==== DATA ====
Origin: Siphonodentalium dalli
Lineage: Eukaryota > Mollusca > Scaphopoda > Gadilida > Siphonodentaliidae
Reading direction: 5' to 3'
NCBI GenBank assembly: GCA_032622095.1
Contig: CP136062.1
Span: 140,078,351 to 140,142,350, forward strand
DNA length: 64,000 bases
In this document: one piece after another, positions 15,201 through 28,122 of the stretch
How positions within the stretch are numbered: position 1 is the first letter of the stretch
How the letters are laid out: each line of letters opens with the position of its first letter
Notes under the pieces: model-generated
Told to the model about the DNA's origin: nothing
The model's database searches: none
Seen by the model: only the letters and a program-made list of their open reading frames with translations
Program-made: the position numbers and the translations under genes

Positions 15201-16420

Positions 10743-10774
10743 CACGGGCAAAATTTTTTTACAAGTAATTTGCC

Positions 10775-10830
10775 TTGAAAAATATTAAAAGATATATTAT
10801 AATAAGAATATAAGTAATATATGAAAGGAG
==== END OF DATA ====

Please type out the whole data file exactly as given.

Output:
Origin: Siphonodentalium dalli
Lineage: Eukaryota > Mollusca > Scaphopoda > Gadilida > Siphonodentaliidae
Reading direction: 5' to 3'
NCBI GenBank assembly: GCA_032622095.1
Contig: CP136062.1
Span: 140,078,351 to 140,142,350, forward strand
DNA length: 64,000 bases
In this document: one piece after another, positions 15,201 through 28,122 of the stretch
How positions within the stretch are numbered: position 1 is the first letter of the stretch
How the letters are laid out: each line of letters opens with the position of its first letter
Notes under the pieces: model-generated
Told to the model about the DNA's origin: nothing
The model's database searches: none
Seen by the model: only the letters and a program-made list of their open reading frames with translations
Program-made: the position numbers and the translations under genes

Positions 15201-16420

Positions 10743-10774
10743 CACGGGCAAAATTTTTTTACAAGTAATTTGCC

Positions 10775-10830
10775 TTGAAAAATATTAAAAGATATATTAT
10801 AATAAGAATATAAGTAATATATGAAAGGAG